Indiana boasts several world-class manufacturers in the automotive, aerospace and pharmaceutical industries, including Cummins, an engine maker, and drug giant Eli Lilly. Overall, the state’s economy has rebounded from the pandemic recession better than most, regaining almost nine out of every 10 jobs lost last year.

But the past four years were a struggle for manufacturers in Indiana and the rest of the nation. President Donald Trump vowed in his inaugural address to revive “rusted-out factories, scattered like tombstones across the landscape of our nation” by using tariffs to draw work back to the United States, but he had little lasting impact.

Mirroring the national trend, factory employment in Indiana rose for the first two years of his term, but then flatlined. About 503,000 Hoosiers work in factories today, 25,000 fewer than when Trump assumed office and about the same as in 2014, according to the Bureau of Labor Statistics.

Likewise, despite Trump’s pledge to eliminate the merchandise trade deficit, it topped $904 billion last year, up almost 19% on his watch.

“There’s a lot of upside to manufacturing right now. The only direction it can go is up,” said Scott Paul, president of the Alliance for American Manufacturing. “Our global position worsened significantly over the past three years.”

Manufacturers have not suffered as much from the pandemic as have service industries such as restaurants and hotels. When governors began issuing stay-at-home orders last year, many factories producing medical gear, food and industrial components were deemed essential and allowed to keep operating.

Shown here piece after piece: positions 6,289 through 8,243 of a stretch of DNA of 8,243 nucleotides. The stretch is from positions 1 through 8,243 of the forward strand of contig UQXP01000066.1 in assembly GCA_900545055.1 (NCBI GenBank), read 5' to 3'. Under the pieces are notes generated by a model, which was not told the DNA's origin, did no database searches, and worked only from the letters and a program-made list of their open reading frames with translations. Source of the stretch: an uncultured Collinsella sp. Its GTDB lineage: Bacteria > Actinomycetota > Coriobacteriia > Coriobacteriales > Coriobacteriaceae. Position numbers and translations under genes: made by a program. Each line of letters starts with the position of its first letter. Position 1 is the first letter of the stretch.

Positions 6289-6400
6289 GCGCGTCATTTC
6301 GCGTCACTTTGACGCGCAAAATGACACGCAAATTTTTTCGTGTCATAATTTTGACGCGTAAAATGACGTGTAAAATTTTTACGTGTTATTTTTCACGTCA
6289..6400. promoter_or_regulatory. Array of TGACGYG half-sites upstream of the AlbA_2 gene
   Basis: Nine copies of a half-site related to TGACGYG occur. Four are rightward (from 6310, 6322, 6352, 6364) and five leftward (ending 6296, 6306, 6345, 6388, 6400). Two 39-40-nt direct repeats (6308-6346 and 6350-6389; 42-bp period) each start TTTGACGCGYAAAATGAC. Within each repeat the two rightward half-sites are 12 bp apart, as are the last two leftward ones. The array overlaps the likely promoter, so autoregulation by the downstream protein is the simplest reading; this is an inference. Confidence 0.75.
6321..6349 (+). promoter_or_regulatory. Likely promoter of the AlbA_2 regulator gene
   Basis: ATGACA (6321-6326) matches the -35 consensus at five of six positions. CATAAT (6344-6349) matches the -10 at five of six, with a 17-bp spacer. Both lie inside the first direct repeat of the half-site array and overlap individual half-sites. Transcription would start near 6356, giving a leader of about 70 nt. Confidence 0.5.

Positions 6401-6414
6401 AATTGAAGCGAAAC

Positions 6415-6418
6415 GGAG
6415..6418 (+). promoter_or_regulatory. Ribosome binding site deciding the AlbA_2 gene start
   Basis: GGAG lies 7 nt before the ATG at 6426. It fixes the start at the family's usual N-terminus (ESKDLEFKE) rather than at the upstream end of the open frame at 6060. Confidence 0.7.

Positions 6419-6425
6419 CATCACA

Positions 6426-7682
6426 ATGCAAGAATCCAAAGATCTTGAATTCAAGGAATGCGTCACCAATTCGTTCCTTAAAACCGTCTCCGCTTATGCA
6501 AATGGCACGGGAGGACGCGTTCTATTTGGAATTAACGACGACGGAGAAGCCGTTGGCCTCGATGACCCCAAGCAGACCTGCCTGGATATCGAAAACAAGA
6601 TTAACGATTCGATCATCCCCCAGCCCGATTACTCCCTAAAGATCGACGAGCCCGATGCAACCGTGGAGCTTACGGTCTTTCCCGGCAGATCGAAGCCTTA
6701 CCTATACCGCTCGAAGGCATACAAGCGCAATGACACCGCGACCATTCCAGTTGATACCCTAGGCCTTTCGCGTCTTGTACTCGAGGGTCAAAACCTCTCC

Still, even the best performers took a hit. Cummins earlier this month reported revenue of $19.8 billion, 16% below the previous year. Profits fell by one-quarter to $1.8 billion, with CEO Tom Linebarger blaming “the severe global impact of the covid-19 pandemic.”

In January, the manufacturing sector expanded for the eighth-straight month, according to the Institute for Supply Management. Factories in many cases have been reorganized for socially distanced production, “but absenteeism, short-term shutdowns to sanitize facilities and difficulties in returning and hiring workers” are crimping output, the group said.

“Optimism is rising in the sector,” said Aric Newhouse, senior vice president of policy and government relations for the National Association of Manufacturers. “We believe we’re on a path to recovery, but not as quick a path as anyone would like it to be.”

The coronavirus crisis has spurred some companies to introduce technology as they retool to operate amid the pandemic. Aisin USA, an automotive industry supplier in Seymour, installed an infrared camera system to quickly take the temperatures of more than 2,000 employees as they entered the plant, according to a study last year by Conexus, an Indianapolis-based not-for-profit organization.

Catalent acquired its Bloomington plant—once the world’s largest television factory—in 2017 by purchasing a small biologics manufacturing company called Cook Pharmica. The pandemic caused New Jersey-based Catalent to accelerate the installation of the new high-speed lines for filling vials and syringes.